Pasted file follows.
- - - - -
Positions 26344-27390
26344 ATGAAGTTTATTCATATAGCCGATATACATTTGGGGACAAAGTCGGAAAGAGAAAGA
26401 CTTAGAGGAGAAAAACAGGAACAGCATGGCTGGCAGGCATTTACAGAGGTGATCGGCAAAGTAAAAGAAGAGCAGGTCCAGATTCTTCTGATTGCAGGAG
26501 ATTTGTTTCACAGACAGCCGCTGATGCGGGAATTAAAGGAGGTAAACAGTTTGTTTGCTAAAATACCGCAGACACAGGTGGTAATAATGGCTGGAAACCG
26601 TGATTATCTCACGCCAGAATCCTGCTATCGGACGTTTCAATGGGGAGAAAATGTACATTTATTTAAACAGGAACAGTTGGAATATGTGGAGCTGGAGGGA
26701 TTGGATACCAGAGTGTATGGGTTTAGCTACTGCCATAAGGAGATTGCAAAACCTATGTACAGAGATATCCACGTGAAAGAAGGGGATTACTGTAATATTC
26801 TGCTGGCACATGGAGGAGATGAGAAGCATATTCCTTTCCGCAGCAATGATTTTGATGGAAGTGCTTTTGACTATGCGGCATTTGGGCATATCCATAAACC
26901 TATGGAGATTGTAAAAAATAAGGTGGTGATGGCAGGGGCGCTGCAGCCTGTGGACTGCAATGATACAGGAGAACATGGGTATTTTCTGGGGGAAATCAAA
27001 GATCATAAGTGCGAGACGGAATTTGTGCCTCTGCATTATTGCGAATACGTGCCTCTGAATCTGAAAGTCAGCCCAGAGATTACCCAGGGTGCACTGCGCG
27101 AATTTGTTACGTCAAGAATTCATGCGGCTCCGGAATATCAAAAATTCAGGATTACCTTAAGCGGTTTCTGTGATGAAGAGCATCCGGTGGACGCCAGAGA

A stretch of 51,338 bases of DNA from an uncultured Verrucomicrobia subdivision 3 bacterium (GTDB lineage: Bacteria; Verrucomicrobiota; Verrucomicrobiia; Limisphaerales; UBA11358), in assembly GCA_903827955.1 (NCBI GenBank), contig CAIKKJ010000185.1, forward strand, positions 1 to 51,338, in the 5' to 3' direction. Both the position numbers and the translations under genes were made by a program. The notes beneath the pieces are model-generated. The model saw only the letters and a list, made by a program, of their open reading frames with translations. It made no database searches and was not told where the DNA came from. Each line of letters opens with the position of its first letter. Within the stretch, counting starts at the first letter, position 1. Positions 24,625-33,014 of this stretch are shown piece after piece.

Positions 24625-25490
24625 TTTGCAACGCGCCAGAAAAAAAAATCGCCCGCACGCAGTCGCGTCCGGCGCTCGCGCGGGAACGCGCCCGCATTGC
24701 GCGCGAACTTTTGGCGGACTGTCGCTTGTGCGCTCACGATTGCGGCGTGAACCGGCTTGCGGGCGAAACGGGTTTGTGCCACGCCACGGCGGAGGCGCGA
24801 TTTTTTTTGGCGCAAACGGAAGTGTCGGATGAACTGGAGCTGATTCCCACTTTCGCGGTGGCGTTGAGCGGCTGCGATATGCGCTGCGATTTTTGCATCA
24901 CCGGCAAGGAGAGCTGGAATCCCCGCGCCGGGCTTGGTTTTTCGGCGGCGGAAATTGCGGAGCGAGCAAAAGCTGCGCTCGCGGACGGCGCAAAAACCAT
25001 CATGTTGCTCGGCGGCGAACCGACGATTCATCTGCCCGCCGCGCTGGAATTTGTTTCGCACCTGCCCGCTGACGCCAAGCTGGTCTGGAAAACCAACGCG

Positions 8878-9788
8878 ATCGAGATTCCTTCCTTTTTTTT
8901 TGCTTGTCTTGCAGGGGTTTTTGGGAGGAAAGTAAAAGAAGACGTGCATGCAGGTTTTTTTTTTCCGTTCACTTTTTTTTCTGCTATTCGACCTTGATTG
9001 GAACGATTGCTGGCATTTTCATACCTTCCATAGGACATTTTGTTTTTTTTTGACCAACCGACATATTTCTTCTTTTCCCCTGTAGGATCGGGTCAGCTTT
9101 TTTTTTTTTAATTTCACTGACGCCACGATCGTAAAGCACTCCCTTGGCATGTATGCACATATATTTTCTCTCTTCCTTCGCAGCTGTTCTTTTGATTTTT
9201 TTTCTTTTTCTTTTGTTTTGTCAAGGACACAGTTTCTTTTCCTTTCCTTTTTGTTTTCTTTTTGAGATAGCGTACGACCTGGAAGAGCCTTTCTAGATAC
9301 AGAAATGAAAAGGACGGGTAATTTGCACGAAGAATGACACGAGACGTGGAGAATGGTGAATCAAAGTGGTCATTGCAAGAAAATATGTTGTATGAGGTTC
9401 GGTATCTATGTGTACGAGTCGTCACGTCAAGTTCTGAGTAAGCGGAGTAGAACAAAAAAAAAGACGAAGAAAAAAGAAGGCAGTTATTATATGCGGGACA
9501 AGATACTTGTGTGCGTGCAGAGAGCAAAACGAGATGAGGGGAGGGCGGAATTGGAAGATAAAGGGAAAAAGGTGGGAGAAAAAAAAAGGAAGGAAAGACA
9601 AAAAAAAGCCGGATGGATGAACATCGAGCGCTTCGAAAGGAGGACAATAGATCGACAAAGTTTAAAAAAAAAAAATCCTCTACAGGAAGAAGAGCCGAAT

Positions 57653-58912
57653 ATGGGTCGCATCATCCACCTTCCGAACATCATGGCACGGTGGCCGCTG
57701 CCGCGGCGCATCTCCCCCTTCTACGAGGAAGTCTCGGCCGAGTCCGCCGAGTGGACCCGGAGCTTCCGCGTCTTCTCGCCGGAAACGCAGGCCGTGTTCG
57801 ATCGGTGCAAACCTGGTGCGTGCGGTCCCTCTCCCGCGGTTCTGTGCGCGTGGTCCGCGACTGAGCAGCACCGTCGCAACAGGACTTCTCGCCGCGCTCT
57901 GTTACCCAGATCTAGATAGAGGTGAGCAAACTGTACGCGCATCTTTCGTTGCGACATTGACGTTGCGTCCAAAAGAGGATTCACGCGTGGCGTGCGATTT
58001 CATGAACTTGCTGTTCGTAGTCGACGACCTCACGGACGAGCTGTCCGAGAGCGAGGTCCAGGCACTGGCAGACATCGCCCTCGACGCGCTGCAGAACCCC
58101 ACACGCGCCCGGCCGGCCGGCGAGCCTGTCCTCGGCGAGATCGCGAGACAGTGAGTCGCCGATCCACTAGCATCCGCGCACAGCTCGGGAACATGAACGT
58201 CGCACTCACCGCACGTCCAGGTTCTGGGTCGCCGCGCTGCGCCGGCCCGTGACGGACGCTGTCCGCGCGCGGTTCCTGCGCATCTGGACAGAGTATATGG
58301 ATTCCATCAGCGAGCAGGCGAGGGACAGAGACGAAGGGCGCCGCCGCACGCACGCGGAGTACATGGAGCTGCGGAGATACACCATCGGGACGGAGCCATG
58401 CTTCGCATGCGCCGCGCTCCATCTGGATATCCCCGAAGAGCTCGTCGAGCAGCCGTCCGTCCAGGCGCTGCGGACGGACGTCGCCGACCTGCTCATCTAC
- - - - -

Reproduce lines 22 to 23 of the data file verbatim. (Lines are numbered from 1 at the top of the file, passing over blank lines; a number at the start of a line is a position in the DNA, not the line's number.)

9101 TTTTTTTTTAATTTCACTGACGCCACGATCGTAAAGCACTCCCTTGGCATGTATGCACATATATTTTCTCTCTTCCTTCGCAGCTGTTCTTTTGATTTTT
9201 TTTCTTTTTCTTTTGTTTTGTCAAGGACACAGTTTCTTTTCCTTTCCTTTTTGTTTTCTTTTTGAGATAGCGTACGACCTGGAAGAGCCTTTCTAGATAC